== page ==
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Hepatic Fibrosis

Chronic fibrotic liver disease is a general name for the terminal stage of chronic inflammatory conditions that can be developed in the liver and often lead to death through progressive liver failure. Hepatic fibrosis is an overly active wound healing in which excessive connective tissue builds up in the liver and normal structural elements of tissues are replaced with large amounts of scar tissue. The disease has been described in young German Shepherd dogs with ascites, weight loss and hepatic encephalopathy.

Hepatic fibrosis can be caused by chronic injury, especially if there is an inflammation; viruses, and increased hepatic copper concentration. Fibrosis itself causes no symptoms but can lead to portal hypertension when the scarring distorts blood flow through the liver. Hepatic fibrosis can develop into cirrhosis, a failure to properly replace destroyed liver cells.

Diagnosis & Treatment

Needle liver biopsy is the primary tool for the diagnosis and assessment of fibrosis. Treatment involves correcting the underlying condition when possible. Response to treatment with anti-fibrotic therapy with glucocorticosteroids or colchicine is variable. Research into the reversal of hepatic fibrosis now concentrates on two areas: (1) eradication of the primary cause; (2) a direct attack on the pathways which are used for producing liver scars. The prognosis depends on the underlying condition. Some dogs may die shortly after diagnosis; others may survive two-and-a-half years, and yet others may survive up to four years after the initial diagnosis.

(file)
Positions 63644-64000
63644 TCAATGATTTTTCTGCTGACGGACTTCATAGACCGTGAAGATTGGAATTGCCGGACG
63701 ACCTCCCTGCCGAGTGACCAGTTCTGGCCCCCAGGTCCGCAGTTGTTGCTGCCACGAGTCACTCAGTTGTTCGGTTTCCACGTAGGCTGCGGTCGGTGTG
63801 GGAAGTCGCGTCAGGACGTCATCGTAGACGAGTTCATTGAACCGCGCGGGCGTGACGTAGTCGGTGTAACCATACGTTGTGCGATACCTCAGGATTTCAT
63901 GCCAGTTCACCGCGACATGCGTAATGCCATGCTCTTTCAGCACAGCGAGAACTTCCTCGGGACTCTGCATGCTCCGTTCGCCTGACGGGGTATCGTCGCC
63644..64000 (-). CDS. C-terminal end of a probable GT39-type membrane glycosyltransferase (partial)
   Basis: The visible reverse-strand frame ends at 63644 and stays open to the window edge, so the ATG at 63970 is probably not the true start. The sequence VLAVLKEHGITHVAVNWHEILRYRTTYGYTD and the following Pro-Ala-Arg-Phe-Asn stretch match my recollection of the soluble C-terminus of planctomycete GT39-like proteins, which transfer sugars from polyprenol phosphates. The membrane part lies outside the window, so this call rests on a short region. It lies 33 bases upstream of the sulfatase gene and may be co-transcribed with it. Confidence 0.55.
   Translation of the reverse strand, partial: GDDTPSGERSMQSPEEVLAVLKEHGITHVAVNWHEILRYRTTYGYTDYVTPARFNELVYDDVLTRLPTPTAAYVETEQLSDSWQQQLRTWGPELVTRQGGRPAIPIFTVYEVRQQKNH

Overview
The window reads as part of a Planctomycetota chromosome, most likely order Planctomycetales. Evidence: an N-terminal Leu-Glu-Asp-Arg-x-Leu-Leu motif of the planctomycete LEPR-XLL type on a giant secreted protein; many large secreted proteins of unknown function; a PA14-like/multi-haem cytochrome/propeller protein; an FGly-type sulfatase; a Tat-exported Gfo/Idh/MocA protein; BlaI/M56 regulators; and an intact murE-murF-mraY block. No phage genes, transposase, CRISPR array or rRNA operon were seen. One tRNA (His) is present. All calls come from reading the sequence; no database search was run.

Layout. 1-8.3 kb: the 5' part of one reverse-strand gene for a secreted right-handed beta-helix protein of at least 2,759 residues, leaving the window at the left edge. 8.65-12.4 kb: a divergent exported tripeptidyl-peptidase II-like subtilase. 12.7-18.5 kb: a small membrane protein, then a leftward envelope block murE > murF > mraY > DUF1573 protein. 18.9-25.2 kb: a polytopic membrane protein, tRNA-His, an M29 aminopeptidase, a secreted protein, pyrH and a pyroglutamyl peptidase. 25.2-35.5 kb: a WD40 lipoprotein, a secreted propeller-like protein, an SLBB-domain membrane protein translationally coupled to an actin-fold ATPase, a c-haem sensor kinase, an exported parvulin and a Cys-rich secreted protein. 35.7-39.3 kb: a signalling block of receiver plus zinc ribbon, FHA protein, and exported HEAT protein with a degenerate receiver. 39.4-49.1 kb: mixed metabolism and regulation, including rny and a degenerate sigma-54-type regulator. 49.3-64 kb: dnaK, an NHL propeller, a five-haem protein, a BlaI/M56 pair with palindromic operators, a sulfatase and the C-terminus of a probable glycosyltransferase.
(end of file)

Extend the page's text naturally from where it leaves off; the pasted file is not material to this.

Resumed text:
References
  1. Idiopathic hepatic fibrosis in 15 dogs. HC Rutgers, S Haywood, and DF Kelly. In: The Veterinary Record, Vol 133, Issue 5, 115-118
  2. Liver fibrosis and regeneration in dogs and cats : An immunohistochemical approach. Jooske IJzer. In: Veterinary Science Tomorrow
  3. Hepatic Fibrosis Inhibitors. Publication #EP1941906. In: European Patent Office
    4. Congenital hepatic fibrosis associated with Mallory bodies and copper retention.Evans J, Harris O, Van Deth AG. In: Aust N Z J Med. 1984 Aug;14(4):500-3
  4. Friedrich-Rust M, Koch C, Rentzsch A, Sarrazin C, Schwarz P, Herrmann E, Lindinger A, Sarrazin U, Poynard T, Schäfers HJ, Zeuzem S, Abdul-Khaliq H Noninvasive assessment of liver fibrosis in patients with Fontan circulation using transient elastography and biochemical fibrosis markers. In: J Thorac Cardiovasc Surg 2008 Mar; 135(3):560-7.

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